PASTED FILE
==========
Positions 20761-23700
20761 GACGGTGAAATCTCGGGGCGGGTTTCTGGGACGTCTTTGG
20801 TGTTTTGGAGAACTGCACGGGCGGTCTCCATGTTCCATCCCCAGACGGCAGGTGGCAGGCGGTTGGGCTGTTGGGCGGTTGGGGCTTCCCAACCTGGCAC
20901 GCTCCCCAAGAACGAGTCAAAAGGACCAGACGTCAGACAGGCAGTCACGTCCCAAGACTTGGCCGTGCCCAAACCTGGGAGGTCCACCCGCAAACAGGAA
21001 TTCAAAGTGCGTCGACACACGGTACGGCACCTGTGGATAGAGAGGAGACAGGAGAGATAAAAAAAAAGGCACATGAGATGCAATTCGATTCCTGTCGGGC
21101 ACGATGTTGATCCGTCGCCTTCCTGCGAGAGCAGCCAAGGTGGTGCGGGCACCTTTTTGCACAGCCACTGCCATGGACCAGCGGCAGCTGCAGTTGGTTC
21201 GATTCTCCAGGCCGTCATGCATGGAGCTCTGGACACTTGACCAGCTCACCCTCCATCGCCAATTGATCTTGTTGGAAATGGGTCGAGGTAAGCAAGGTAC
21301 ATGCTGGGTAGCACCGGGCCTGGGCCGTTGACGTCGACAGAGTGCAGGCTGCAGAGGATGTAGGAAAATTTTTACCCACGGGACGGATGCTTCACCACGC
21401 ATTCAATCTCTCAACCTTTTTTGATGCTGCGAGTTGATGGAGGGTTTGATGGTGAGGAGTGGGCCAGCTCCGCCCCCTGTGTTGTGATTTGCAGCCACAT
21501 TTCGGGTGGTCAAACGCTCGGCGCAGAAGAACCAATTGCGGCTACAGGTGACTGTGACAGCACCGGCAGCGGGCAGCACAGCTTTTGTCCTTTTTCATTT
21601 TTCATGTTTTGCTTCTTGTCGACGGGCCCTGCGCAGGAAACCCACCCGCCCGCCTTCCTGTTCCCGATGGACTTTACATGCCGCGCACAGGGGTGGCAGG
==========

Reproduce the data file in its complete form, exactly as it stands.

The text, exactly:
Positions 20761-23700
20761 GACGGTGAAATCTCGGGGCGGGTTTCTGGGACGTCTTTGG
20801 TGTTTTGGAGAACTGCACGGGCGGTCTCCATGTTCCATCCCCAGACGGCAGGTGGCAGGCGGTTGGGCTGTTGGGCGGTTGGGGCTTCCCAACCTGGCAC
20901 GCTCCCCAAGAACGAGTCAAAAGGACCAGACGTCAGACAGGCAGTCACGTCCCAAGACTTGGCCGTGCCCAAACCTGGGAGGTCCACCCGCAAACAGGAA
21001 TTCAAAGTGCGTCGACACACGGTACGGCACCTGTGGATAGAGAGGAGACAGGAGAGATAAAAAAAAAGGCACATGAGATGCAATTCGATTCCTGTCGGGC
21101 ACGATGTTGATCCGTCGCCTTCCTGCGAGAGCAGCCAAGGTGGTGCGGGCACCTTTTTGCACAGCCACTGCCATGGACCAGCGGCAGCTGCAGTTGGTTC
21201 GATTCTCCAGGCCGTCATGCATGGAGCTCTGGACACTTGACCAGCTCACCCTCCATCGCCAATTGATCTTGTTGGAAATGGGTCGAGGTAAGCAAGGTAC
21301 ATGCTGGGTAGCACCGGGCCTGGGCCGTTGACGTCGACAGAGTGCAGGCTGCAGAGGATGTAGGAAAATTTTTACCCACGGGACGGATGCTTCACCACGC
21401 ATTCAATCTCTCAACCTTTTTTGATGCTGCGAGTTGATGGAGGGTTTGATGGTGAGGAGTGGGCCAGCTCCGCCCCCTGTGTTGTGATTTGCAGCCACAT
21501 TTCGGGTGGTCAAACGCTCGGCGCAGAAGAACCAATTGCGGCTACAGGTGACTGTGACAGCACCGGCAGCGGGCAGCACAGCTTTTGTCCTTTTTCATTT
21601 TTCATGTTTTGCTTCTTGTCGACGGGCCCTGCGCAGGAAACCCACCCGCCCGCCTTCCTGTTCCCGATGGACTTTACATGCCGCGCACAGGGGTGGCAGG